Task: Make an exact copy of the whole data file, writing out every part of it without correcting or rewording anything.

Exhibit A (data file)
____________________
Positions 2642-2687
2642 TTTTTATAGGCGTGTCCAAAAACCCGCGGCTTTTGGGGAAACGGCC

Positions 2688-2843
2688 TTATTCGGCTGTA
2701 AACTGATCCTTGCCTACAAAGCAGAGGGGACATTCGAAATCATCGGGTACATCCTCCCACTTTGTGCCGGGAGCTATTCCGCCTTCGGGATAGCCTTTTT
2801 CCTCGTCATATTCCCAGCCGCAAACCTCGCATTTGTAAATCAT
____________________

Positions 2642-2687
2642 TTTTTATAGGCGTGTCCAAAAACCCGCGGCTTTTGGGGAAACGGCC

Positions 2688-2843
2688 TTATTCGGCTGTA
2701 AACTGATCCTTGCCTACAAAGCAGAGGGGACATTCGAAATCATCGGGTACATCCTCCCACTTTGTGCCGGGAGCTATTCCGCCTTCGGGATAGCCTTTTT
2801 CCTCGTCATATTCCCAGCCGCAAACCTCGCATTTGTAAATCAT